We call our phones “smart,” but how intelligent are they? Anyone who has tried to use Apple’s Siri to play music on Spotify, or composed a message using voice recognition knows the answer is, “not very.”
The fact is, our phones can do certain things really well — perform searches, take photos, help us surf our social media accounts, and, yes, play music — but there is so much more they cannot do.
When we travel to a new town, our phones cannot suggest a vegetarian restaurant for dinner, and then make the reservation for us.
They cannot weed through the many possibilities presented on our dating sites to alert us to one particularly good match.
They do not tell us when a product we shopped for last week is going on sale, or if there is a better price somewhere else. They do not call an ambulance if we suddenly need help and cannot tell the medics what’s wrong.
The main reason our phones are not truly intelligent is because they lack the memory and processing speed that our minds possess.
The human brain can store around a quadrillion bytes of information, and can process entire images in as few as thirteen milliseconds, research shows. Today’s phones look pretty lame in comparison.
The advent of 5G cellular technology looming on the near horizon promises to open up a slew of new lanes on the information superhighway, reducing or even eliminating traffic jams, allowing vast quantities of data to move faster and more freely than ever before.
Enabled by innovations in memory and storage, 5G, coupled with next-generation technologies including artificial intelligence (AI), promises to transform our phones into prescient, intuitive, truly smart companions.
Given the amount and extent of mobile phone use today — the largest computing platform in the world and soon to be our only computers, some predict — the 5G/AI revolution stands to change the way we communicate, the way we work, the way we live.
As soon as next year, the advent of 5G will bring new capabilities to mobile devices which will expand the need for storage capacities of 512 GB in 2019 (and, by 2021, one terabyte), data transmission speeds of up to 20 Gbps, and bandwidths allowing connections to many devices at once including sensors and other “smart” devices such as autonomous vehicles.
These advances will enable the cell phone to move beyond its current role of passive servant to active participant, able to process vast quantities of data from a plethora of sources in real time — response times, or “latency,” will shrink — to affect our decisions, experiences, and lives in ways we can only imagine.
It will achieve this using a number of technologies, including artificial intelligence (AI).
Think of what AI can already do: recognize faces on social media (and, in some cases, on our phones); transcribe speech and translate languages; find cancer in blood samples better than humans can do; detect impending breakdowns in manufacturing equipment; fly drones and drive cars, and much more.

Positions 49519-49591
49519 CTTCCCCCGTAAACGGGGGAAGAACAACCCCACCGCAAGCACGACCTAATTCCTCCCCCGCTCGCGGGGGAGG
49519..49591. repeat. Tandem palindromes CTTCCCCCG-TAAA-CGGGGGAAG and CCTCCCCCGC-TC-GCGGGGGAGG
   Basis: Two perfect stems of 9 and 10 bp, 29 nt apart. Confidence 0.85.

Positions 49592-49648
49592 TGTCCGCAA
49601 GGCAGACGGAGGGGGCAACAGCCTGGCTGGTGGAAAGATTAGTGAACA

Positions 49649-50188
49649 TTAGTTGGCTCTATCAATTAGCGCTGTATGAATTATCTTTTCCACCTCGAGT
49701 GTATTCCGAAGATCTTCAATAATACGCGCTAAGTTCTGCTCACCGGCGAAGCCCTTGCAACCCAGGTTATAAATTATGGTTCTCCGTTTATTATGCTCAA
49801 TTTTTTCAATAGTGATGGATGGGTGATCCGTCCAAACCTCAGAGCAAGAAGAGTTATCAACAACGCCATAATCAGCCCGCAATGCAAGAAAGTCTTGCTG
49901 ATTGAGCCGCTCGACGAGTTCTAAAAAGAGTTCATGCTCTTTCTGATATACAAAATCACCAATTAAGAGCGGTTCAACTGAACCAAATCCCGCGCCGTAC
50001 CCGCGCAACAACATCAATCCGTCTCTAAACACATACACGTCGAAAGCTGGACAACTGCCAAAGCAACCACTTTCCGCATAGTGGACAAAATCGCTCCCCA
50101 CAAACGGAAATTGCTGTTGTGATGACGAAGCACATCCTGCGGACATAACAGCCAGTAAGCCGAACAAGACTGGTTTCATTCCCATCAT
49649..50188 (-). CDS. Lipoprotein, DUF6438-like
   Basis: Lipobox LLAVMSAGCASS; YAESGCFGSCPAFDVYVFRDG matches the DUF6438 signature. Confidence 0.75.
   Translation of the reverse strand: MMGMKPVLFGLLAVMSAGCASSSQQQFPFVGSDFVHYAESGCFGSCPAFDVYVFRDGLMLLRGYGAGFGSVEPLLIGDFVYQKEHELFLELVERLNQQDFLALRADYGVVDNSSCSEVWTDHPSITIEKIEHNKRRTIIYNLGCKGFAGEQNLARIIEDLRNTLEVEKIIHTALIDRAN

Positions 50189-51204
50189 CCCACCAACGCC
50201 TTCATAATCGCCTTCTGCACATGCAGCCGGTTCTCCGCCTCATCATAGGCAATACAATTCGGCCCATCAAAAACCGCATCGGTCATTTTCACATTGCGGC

Many of these applications, however, depend on programmed algorithms. 5G’s expanded capacities will allow a barrage of unstructured information via video and audio streaming, still imagery, text, and code from humans, as well as from objects communicating with us and with one another.
Expanded storage and bandwidth mean our phones will enable us to monitor and communicate with our babies in incubators, for instance. They will be able to send information from smart bandages to our doctors about how our wounds are healing. They will be able to stream video games and let us play them remotely with others.
Add AI into the mix and our devices will be able to process all the data required for these tasks instantaneously and adjust its responses according to not only the current context but past lessons as well. Being able to learn will make our devices truly intelligent — to advise us to apply an antibiotic to that wound, for instance, or to change the bandage.
The advent of 5G will change the capabilities of our mobile devices, and their memory and processing requirements: For AI applications, especially, they will need more memory and much faster speeds than they now have. As a result, today’s AI applications depend on servers located in the cloud, which depend on internet connections to send and receive data. All this back-and-forth takes time, slowing processing speeds and creating data “bottlenecks.” A slow phone is hardly a smart one.
But 5G’s expanded capabilities will remove network bottlenecks by making it easier for our phones to communicate seamlessly with the cloud and also retrieve data stored on the device in real time — at the speed of human thought, or even faster. To do so, however, our phones are going to need to read and write data a lot more rapidly than they can do today.
The bigger information “pipeline” that is 5G will accommodate much more data at one time, as well. To keep all that information readily available, phones will need a vastly expanded storage capacity.
Many of today’s mobile phones use a flat, 2D flash memory storage chip known as NAND. Fast and efficient, NAND has served us well in the age of 4G, but as we use our handheld devices for more and more tasks, this form of memory will not be able to keep pace with our needs.
Our answer is a next generation of chips that stacks layers of data storage cells, taking up the same amount of space as a single NAND chip, but tripling storage capacity. And, to move all that data quickly through the expanded 5G bandwidth, we have developed a powerful low power DRAM memory — essential to the low latency that AI needs to work properly.
The combination of 5G and AI will make our smartphones truly smart, giving them intelligence that can only be beat by the human brain. For now.
Rajendra K. Talluri is senior vice president and general manager, Mobile Business at Micron Technologies
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